Roving Planet Rakes In $9.5M
Roving Planet's system handles security and access management and enables network administrators to search for rogue access points and the like, as well as controlling how and when users can access applications that are running on the corporate network. Currently, the firm does offer two Linux-hardware appliances as part of its offering -- one to deploy user policies and one to monitor traffic and enforce access rights (see Roving Planet Revs Up for more on this).
This means that, at the moment, the firm is competing against appliance vendors like Bluesocket Inc. and Vernier Networks Inc.; but Roving Planet's CEO Brad Mesch says that his ambition is to move back into the core of the network and become a management overlay for 802.11 networks.
"Like Tivoli," he says. "That's what we want to be for the wireless LAN market.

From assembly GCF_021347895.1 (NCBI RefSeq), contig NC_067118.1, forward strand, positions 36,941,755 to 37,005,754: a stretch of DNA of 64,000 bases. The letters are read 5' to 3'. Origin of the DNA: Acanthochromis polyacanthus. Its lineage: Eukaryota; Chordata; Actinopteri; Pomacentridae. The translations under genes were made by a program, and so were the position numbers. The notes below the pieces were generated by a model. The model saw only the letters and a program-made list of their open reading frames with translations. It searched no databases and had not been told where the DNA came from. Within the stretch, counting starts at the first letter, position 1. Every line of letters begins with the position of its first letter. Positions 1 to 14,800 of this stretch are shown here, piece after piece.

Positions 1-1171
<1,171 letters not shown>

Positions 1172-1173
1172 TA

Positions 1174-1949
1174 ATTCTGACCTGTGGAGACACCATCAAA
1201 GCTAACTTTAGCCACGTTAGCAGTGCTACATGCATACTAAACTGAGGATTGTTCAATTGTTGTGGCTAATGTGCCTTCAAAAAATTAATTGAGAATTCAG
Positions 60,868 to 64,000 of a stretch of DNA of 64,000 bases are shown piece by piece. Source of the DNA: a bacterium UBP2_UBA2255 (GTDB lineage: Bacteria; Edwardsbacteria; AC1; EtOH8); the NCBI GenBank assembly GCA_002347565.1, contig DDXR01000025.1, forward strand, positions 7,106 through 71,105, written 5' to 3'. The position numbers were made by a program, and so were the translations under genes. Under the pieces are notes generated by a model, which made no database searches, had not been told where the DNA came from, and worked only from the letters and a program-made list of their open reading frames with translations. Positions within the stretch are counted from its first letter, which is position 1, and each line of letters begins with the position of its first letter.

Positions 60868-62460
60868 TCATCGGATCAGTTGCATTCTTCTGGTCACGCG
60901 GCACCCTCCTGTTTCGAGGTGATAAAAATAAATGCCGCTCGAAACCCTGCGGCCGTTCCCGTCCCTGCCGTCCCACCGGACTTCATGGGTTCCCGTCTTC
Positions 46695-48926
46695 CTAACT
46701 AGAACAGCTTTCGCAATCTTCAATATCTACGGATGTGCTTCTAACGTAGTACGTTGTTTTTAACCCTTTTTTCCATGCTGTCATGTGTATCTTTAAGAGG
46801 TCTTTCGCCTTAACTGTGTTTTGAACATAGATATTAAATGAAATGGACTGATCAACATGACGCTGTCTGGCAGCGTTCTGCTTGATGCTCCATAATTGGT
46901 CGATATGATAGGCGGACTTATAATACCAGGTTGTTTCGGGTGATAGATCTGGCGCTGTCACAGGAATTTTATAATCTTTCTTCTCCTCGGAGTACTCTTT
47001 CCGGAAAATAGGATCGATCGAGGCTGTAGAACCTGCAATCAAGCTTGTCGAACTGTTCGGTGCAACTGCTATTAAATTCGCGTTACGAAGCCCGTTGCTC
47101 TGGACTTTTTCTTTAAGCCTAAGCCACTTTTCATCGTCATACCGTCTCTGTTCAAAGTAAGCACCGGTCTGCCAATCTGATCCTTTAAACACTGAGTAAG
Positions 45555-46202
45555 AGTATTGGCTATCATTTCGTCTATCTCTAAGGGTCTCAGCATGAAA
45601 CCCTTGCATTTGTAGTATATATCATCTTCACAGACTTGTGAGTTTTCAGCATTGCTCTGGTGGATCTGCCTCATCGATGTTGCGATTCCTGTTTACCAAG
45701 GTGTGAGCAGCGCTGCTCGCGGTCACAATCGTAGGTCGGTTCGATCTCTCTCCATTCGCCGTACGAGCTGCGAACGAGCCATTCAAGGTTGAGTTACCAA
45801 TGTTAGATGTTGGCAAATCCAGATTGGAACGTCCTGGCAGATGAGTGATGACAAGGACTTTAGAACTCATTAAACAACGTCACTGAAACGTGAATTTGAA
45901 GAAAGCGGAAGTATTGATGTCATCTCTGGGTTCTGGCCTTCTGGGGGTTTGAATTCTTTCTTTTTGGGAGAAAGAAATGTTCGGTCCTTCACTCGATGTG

In order to do that, the company will need to license or OEM its technology so that the traffic monitoring, firewall, and access enforcements can be handled by third-party access points or switches at the edge of a network. Roving Planet is already a Cisco Architecture for Voice, Video and Integrated Data (AVVID) partner, and Mesch is clearly hoping that this could tell in his company's favor.
"What other player in this market is an AVVID partner?" he asks.
Cisco is already treading similar WLAN ground with its "structured wireless-aware networked infrastructure enhancements," or SWAN for short, but Mesch doesn't see this as an issue. "We know what their SWAN is -- we've architected our product around what they're doing." Cisco, he says, doesn't go as deep into the minutiae of controlling what parts of the network and applications a wireless user can access as the dedicated Roving Planet system does.
Roving Planet's first round of funding was led by Appian Venture Partners and Draper Fisher Jurvetson.
— Dan Jones, Site Editor, Unstrung